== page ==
Tag Archives: self-control

Let us increase our dedication…

St. Anthony the Great
St. Anthony the Great

I wanted to include this quote by St. Antony of the Desert on my last post…but it was way too long for that post, so I decided to post it separately.  I would, however, highly recommend everyone to read The Life of Antony by St. Athanasius as soon as possible. Written in 360 C.E., it was one of the best known works of literature in the West for a thousand years or so.

And, wow, is it good! =D

So do yourself a favor and find a copy today!


“[L]et us hold in common the same eagerness not to surrender what we have begun, either by growing fainthearted in the labors or by saying, ‘We have spent a long time in the discipline.’ Rather, as through making a beginning daily, let us increase our dedication…

“Let us not think that the time is too long or what we do is great, for the sufferings of this present time are not worth comparing with the glory that is to be revealed to us. And let us not consider, when we look at the world, that we have given up things of some greatness, for even the entire earth is itself quite small in relation to all of heaven. If now it happened that we were lords of all the earth, and renounced all the earth, that would amount to nothing as compared with the kingdom of heaven.

“For just as if someone might despise one copper drachma in order to gain a hundred gold drachma, so he who is ruler of the whole earth, and renounced it, loses little, and he receives a hundred times more. But if all the earth is not equal in value to the heavens, then he who has given up a few arourae sacrifices virtually nothing, and even if he should give up a house or considerable wealth, he has no reason to boast or grow careless.

“We ought also to realize that if we do not surrender these things through virtue, then later when we die we shall leave these things behind – often, to those whom we do not wish, as Ecclesiastes reminds us. This being the case, why should we not give them up for virtue’s sake, so that we might inherit even a kingdom? Let none among us have even the yearning to possess. For what benefit is there in possessing these things that we do not take with us? Why not rather own those things that we are able to take away with us – such things as prudence, justice, temperance, courage, understanding, love, concern for the poor, faith in Christ, freedom from anger, hospitality? If we possess these, we shall discover them running before, preparing hospitality for us there in the land of the meek….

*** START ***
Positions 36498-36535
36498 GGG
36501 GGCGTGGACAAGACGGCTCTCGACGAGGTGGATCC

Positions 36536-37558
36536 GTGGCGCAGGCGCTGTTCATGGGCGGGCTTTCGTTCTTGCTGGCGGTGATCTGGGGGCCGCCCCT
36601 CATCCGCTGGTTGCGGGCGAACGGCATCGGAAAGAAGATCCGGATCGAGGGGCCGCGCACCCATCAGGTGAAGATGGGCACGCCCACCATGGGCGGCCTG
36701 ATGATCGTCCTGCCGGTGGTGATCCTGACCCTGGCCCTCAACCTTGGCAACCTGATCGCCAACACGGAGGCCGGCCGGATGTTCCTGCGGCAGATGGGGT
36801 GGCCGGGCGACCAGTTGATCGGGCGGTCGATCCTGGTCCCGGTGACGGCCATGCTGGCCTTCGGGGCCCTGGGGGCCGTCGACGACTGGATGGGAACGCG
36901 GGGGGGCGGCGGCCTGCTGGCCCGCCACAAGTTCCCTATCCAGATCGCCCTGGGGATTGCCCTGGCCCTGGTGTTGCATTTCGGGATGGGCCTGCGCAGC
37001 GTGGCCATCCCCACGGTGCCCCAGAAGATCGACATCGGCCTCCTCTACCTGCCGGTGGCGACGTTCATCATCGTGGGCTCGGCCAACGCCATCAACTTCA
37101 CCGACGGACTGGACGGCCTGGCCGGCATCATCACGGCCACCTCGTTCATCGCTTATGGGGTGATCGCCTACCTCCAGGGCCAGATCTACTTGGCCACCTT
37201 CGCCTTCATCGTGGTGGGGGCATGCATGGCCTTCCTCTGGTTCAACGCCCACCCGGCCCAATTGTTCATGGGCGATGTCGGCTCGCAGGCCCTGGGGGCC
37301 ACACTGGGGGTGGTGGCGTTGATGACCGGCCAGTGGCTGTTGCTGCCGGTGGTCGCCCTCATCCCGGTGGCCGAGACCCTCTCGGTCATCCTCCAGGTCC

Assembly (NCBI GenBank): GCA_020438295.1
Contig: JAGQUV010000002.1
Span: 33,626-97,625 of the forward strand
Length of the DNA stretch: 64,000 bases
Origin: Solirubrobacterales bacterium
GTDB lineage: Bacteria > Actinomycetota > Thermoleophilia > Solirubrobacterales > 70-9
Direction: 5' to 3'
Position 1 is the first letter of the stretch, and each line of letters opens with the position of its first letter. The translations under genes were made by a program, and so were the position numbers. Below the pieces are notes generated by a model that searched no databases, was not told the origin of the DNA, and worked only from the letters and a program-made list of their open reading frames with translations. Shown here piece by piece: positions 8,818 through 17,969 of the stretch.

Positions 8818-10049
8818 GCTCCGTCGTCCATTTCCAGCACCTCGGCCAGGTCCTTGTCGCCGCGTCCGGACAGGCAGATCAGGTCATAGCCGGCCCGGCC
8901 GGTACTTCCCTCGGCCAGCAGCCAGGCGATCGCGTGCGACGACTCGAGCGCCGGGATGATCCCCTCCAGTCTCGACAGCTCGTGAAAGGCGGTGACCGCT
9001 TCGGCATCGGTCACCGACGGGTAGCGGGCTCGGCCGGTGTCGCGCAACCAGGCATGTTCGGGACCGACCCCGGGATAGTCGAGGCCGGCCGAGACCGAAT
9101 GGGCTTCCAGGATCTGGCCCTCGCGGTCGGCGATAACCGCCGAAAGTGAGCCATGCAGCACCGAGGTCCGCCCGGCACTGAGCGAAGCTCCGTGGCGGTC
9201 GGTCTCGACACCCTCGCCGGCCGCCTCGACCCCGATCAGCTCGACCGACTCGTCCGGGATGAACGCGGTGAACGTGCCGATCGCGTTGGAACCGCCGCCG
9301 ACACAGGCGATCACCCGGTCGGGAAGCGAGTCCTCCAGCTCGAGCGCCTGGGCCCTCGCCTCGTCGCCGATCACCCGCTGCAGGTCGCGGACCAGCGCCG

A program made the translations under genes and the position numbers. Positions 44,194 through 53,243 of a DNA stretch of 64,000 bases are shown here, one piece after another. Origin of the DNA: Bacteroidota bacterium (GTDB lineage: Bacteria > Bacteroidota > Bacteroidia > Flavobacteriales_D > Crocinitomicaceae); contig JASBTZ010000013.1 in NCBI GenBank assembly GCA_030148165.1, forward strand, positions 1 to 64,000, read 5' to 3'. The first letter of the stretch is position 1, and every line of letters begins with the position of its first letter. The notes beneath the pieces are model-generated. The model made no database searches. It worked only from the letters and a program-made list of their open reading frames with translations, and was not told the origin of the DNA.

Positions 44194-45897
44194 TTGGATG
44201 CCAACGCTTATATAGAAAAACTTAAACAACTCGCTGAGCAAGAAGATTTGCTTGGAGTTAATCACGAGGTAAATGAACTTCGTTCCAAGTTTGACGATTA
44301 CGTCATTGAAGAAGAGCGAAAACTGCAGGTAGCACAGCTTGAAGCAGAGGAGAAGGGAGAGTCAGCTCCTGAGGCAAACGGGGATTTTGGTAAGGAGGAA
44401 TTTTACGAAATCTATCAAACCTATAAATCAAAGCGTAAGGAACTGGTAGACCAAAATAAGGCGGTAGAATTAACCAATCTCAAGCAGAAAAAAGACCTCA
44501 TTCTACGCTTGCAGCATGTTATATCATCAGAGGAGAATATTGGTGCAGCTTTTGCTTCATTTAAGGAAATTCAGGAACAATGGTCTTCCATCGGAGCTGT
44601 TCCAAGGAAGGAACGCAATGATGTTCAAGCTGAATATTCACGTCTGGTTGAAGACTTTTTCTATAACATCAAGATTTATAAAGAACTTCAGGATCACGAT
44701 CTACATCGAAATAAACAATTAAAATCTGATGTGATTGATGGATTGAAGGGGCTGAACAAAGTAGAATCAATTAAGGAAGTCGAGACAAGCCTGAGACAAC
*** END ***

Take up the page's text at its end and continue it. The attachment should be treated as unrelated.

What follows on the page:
“[W]e have the Lord for our coworker in this, as it is written, God works for good with everyone who choose the good. And in order that we not become negligent, it is good to carefully consider the Apostle’s statement: I die daily. For if we so live as people dying daily, we will not commit sin…If we think this way, and in this way live…the desire for a women, or another sordid pleasure, we shall not merely control – rather, we shall turn form it as something transitory, forever doing battle and looking towards the day of judgement.”  (emphasis added)

Source: Athanasius. The Life of Antony and the Letter to Marcellinus. Trans.by Robert C. Gregg (Mahwah, New Jersey: Paulist Press, 1980), 44-46.

The Spiritual Battle Behind Simple Living

joshs-phone-127For the past 13 years I have worked in an office where the majority of my coworkers regular go out to eat each and every day. Fancy to-go boxes fill the breakroom refrigerator while I carry around an old lunch box cast aside by my son with a simple sandwich or last night’s leftovers inside….

Closing time comes with talk of concerts, drinks at a local pub, or other such money intensive activities. On those rare times when I choose to join the after-work pub visit, I typically drink water or perhaps just one alcoholic drink…all the while wishing I could buy multiple drinks for myself and my friends like those around me ….

Lest I forget, the mid-day talk of boats, cars, concerts, sports games, TVs, sound equipment and the like don’t really help… rather they all seek to tip my envy scale dangerously into the dark green slime of jealousy….